An unpublished opinion of the North Carolina Court of Appeals does not constitute controlling legal authority. Citation is disfavored, but may be permitted in accordance with the provisions of Rule 30(e)(3) of the North Carolina Rules of Appellate Proced ure.

NO. COA03-424


Filed: 7 September 2004


         v.                        Wake County
                                No. 02 CRS 30639

    Appeal by defendant from judgment entered 4 October 2002 by Judge Jack W. Jenkins in Wake County Superior Court. Heard in the Court of Appeals 9 August 2004.

    Attorney General Roy Cooper, by Special Deputy Attorney General Lars F. Nance, for the State.

    Moshera H. Mohamed for defendant-appellant.


    On 6 May 2002, the Wake County grand jury indicted defendant on a charge of murder. Defendant subsequently pled guilty on 4 October 2002 pursuant to a plea arrangement to a charge of voluntary manslaughter. The trial court found defendant had a prior record level of II and also found two aggravating factors and five mitigating factors. After finding that those factors counterbalanced each other, the trial court sentenced defendant to a term of 77 to 102 months imprisonment. From the trial court's judgment, defendant appeals.
    Defendant contends the trial court erred by imposing a sentence in the aggravated range without making the necessaryfindings to support the increased sentence. His argument is unpersuasive.
    Defendant pled guilty to a charge of voluntary manslaughter, which is a class D felony. N.C. Gen. Stat. § 14-18 (2003). After finding that defendant had a prior record level of II, the trial court sentenced defendant to a minimum term of seventy-seven months imprisonment. The presumptive range of minimum sentence durations for a class D felony at prior record level II is sixty-one to seventy-seven months. N.C. Gen. Stat. § 15A-1340.17(c) (2003). Because defendant's minimum sentence of seventy-seven months is within that presumptive range, the trial court was not required to make findings as to aggravating and mitigating factors. N.C. Gen. Stat. § 15A-1340.16(c) (2003); see State v. Streeter, 146 N.C. App. 594, 598, 553 S.E.2d 240, 242 (2001), cert. denied, 356 N.C. 312, 571 S.E.2d 211, cert. denied, ___ U.S. ___, 154 L. Ed. 2d 1071 (2003).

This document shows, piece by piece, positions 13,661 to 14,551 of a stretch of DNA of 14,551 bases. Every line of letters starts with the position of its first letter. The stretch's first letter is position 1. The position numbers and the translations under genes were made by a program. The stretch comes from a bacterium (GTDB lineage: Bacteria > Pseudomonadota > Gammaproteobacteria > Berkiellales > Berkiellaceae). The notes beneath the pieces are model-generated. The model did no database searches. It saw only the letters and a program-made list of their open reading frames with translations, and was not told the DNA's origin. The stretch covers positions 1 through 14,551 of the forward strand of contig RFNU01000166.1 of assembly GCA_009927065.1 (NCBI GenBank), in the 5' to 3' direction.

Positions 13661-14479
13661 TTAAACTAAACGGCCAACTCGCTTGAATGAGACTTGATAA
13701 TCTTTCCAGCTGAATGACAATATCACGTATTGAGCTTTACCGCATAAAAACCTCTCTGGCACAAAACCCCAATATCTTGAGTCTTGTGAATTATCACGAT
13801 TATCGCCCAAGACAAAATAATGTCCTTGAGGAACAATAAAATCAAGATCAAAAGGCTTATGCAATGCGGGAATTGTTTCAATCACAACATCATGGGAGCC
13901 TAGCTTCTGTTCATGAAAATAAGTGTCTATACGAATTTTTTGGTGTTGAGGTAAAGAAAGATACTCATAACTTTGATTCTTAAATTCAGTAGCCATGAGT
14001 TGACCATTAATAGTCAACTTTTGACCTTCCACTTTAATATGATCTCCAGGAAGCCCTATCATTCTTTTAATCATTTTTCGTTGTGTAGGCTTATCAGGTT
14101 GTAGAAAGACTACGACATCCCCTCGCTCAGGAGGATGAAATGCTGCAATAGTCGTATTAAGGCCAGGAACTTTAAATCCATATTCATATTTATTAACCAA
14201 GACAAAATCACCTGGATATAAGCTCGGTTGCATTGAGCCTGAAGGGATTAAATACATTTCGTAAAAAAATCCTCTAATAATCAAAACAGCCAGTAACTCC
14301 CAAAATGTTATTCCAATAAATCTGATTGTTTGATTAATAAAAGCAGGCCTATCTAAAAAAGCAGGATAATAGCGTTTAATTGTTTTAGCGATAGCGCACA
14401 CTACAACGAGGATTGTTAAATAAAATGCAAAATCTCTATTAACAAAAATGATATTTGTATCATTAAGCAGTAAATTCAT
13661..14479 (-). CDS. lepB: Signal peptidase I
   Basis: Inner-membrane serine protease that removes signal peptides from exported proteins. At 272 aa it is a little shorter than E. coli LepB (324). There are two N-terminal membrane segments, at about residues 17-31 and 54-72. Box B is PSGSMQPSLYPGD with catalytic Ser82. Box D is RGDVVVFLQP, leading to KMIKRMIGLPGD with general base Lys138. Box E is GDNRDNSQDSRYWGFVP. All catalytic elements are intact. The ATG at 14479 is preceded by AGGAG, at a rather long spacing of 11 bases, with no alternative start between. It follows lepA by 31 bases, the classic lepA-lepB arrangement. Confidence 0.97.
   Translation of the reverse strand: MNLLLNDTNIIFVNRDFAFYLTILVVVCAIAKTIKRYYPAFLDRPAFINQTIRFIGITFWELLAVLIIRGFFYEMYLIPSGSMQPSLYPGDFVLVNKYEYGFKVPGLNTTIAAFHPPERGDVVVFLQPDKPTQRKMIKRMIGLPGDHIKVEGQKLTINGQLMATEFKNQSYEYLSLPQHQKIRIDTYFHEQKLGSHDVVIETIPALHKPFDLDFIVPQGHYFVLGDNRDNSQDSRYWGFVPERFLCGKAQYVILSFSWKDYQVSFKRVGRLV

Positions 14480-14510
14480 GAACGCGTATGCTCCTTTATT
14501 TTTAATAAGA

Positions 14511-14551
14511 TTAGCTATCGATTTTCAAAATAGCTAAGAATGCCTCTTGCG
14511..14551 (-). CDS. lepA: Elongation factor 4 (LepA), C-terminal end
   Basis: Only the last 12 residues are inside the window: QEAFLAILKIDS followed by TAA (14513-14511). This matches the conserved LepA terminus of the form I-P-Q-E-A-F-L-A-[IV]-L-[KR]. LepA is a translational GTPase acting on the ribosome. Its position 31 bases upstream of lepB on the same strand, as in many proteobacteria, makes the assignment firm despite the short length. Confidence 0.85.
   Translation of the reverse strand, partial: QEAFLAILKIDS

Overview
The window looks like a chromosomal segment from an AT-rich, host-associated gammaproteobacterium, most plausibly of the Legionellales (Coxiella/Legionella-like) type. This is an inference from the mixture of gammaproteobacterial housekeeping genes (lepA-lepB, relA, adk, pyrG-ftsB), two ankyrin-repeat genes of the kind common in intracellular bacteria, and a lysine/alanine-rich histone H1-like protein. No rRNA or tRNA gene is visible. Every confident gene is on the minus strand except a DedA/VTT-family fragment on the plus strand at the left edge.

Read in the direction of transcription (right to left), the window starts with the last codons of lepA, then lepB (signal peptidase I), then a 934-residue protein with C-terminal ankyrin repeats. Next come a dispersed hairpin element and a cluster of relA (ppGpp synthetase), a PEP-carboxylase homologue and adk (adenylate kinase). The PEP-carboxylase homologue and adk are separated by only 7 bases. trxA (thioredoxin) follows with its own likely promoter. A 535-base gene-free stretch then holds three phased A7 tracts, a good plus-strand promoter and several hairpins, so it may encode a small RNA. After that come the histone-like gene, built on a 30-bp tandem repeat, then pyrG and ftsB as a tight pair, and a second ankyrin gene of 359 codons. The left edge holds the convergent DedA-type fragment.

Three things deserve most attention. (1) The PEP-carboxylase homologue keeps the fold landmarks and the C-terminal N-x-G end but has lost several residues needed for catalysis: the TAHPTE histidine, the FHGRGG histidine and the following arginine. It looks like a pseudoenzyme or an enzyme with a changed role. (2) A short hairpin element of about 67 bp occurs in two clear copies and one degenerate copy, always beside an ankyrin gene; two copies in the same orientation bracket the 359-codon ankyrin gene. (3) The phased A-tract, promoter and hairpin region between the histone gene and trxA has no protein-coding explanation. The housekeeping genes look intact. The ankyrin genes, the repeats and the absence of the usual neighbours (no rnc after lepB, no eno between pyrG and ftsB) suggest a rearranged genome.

Although defendant's minimum term of imprisonment overlaps with the lower end of the aggravated range of seventy-seven to ninety-five months imprisonment for this felony class and prior record level, see N.C. Gen. Stat. § 15A-1340.17(c), the trial court was not required to find aggravating factors because defendant's minimum term of imprisonment is within the presumptive range. See State v. Ramirez, 156 N.C. App. 249, 259, 576 S.E.2d 714, 721, disc. review denied, 357 N.C. 255, 583 S.E.2d 286 (2003). If a trial court does find aggravating or mitigating factors, as the trial court did here, the decision of whether to deviate from apresumptive term still rests in the trial court's discretion. N.C. Gen. Stat. § 15A-1340.16(a) (2003); State v. Bivens, 155 N.C. App. 645, 648, 573 S.E.2d 259, 261-62 (2002), disc. review denied, 356 N.C. 680, 577 S.E.2d 895 (2003). Upon our review of the record, we find no abuse of discretion by the trial court. This assignment of error is overruled.
    No error.
    Judges CALABRIA and ELMORE concur.
    Report per Rule 30(e).

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